Publishers Across Globe Call On Google To Respond To GDPR Letter
News media publishers across the globe have called on Google to respond to a letter sent to chief executive Sundar Pichai more than three weeks ago expressing profound concerns over its proposed framework for the new data protection regime.
Google is hosting a series of meetings in the UK and US today, the day before GDPR takes effect, but publishers are declining to attend because the joint letter from News Media Association, Digital Content Next, European Publishers Council and News Media Alliance has not yet received a response.
The letter outlines areas of concern such as the proposal to make Google an independent controller with respect to any personal data that is processed by either Google or the publisher, a requirement that publishers obtain on Google’s behalf broad and blanket consent for all collection and use of personal data, and an “attempt to transfer liability for consent to the publisher.”
NMA deputy chief executive Lynne Anderson said: “Given that we have still not received a reply to our joint letter to Google’s CEO, sent over three weeks ago, we feel it would be inappropriate for the NMA to join this private meeting, scheduled for the day before GDPR comes into force.
“In the interests of clarity and transparency, we do require a written response to our questions. Unfortunately, discussions behind closed doors have not alleviated the confusion and concern across the industry over Google’s plans and the impact these may have on publishers.”
Digital Content Next chief executive Jason Kint was quoted by Digiday as saying that his preference was that Google first answer questions that his and other trade groups put to Google about how it would implement the privacy law.
Kint said more than 30 members of the association told him they’re not going. He’s “not telling [members] not to go” but that “No one thinks this is a good idea to take this behind closed doors,” Digiday reported.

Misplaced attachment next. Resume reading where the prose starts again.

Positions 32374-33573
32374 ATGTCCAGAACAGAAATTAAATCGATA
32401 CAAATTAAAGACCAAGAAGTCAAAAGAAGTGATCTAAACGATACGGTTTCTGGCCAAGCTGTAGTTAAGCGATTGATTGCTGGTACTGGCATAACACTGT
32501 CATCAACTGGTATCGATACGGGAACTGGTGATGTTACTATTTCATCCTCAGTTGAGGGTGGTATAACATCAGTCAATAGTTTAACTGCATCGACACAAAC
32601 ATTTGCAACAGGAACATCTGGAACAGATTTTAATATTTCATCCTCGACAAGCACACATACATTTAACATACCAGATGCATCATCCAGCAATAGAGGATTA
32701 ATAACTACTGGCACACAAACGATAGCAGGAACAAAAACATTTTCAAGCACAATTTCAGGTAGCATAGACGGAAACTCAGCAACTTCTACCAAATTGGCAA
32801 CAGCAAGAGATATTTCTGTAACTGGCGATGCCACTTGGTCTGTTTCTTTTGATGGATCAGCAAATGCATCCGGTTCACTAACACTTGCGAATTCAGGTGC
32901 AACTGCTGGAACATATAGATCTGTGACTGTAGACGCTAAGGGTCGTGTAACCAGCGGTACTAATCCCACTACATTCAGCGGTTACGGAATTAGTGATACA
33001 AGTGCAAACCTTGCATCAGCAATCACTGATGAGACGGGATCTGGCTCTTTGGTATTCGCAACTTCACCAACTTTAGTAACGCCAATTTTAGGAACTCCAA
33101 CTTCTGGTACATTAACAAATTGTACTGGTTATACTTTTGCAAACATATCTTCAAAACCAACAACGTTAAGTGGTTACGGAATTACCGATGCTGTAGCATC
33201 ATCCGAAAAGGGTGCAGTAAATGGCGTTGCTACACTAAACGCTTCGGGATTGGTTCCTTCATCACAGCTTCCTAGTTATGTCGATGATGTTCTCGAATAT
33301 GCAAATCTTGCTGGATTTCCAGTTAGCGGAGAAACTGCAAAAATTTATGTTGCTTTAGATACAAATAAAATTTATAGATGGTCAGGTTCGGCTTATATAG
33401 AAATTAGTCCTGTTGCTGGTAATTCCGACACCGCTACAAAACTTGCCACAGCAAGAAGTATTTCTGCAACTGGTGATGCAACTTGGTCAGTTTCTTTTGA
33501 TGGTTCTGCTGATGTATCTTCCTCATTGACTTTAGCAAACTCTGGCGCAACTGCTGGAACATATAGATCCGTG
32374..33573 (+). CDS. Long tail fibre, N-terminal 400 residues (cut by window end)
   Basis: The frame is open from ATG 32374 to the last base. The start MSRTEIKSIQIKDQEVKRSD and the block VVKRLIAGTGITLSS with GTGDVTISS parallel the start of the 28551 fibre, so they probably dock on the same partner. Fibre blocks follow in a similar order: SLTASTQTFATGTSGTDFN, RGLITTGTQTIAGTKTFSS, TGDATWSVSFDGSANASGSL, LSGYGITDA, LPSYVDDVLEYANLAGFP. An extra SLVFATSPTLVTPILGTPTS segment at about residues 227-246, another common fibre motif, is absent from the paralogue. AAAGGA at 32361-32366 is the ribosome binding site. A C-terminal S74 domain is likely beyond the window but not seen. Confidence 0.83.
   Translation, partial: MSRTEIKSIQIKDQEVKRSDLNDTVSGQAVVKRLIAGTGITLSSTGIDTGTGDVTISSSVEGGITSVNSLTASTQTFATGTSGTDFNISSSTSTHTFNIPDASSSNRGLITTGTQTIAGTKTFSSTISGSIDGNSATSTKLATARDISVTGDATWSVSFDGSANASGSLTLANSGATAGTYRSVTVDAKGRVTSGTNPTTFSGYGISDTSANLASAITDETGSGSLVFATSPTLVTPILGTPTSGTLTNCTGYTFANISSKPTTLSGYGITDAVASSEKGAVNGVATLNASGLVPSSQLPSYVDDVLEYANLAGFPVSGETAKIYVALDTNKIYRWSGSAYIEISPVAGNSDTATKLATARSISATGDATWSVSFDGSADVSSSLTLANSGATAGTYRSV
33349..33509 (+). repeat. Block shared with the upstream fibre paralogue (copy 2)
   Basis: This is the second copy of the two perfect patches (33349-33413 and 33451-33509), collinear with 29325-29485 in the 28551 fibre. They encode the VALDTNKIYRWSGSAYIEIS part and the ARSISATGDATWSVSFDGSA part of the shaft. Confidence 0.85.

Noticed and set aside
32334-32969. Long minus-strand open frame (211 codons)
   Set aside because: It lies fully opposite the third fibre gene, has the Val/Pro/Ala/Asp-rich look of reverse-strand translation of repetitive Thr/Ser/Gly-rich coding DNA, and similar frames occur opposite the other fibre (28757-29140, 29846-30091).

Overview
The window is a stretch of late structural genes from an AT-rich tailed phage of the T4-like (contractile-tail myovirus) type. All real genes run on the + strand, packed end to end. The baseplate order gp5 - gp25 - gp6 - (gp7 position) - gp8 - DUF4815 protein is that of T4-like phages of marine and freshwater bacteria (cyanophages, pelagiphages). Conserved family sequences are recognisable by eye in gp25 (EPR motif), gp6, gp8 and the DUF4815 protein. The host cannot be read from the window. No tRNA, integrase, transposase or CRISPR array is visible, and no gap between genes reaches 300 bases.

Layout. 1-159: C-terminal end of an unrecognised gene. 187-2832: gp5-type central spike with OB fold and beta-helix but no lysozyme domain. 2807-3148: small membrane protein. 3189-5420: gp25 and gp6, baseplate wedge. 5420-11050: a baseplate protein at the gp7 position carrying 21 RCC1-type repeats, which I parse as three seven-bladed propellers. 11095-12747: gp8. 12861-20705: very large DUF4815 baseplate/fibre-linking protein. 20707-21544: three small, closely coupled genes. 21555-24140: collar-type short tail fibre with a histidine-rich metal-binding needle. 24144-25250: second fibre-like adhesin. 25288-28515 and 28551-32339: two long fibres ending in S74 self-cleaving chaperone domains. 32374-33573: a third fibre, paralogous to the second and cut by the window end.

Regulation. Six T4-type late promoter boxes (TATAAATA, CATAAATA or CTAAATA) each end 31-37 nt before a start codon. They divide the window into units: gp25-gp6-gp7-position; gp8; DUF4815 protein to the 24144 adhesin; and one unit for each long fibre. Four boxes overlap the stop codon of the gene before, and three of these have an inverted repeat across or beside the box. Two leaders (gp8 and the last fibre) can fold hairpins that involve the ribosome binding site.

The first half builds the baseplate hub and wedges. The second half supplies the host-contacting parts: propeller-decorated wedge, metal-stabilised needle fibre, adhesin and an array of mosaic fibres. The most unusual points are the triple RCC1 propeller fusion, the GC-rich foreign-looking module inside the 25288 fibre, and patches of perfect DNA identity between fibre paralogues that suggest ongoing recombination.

“I’m with DCN on this,” said Financial Times chief commercial officer Jon Slade. “We would like to see Google respond publicly to the open letter that was sent to them. So we are not participating in meetings with Google this week.”
“The view was, give us a response and then we’ll have something to talk about,” said David Chavern, president and CEO of the News Media Alliance, whose members include News Corp and The New York Times.
“What’s clear is their whole GDPR strategy when it came to publishers came pretty late in the game and caused us to react as a group and say, ‘Here are these problems.’ They’re not going to solve these problems in groups or one by one because these problems are pretty universal.”
The European Publishers Council’s head is also not attending or encouraging members to go, said Angela Mills Wade, its executive director. “They [Google] can’t expect publishers to bear the risk for what they have decided to do,” said Mills Wade.
“I remain optimistic that Google will do the right thing,” said Mills Wade. “We expect them to address our concerns and come up with solutions, technologically and legally. It wasn’t acceptable for them to expect publishers to underwrite their risk and they must address this.”
The INMA was invited but is also taking a pass, but that’s because it’s tied up with its big World Congress of News Media taking place next week.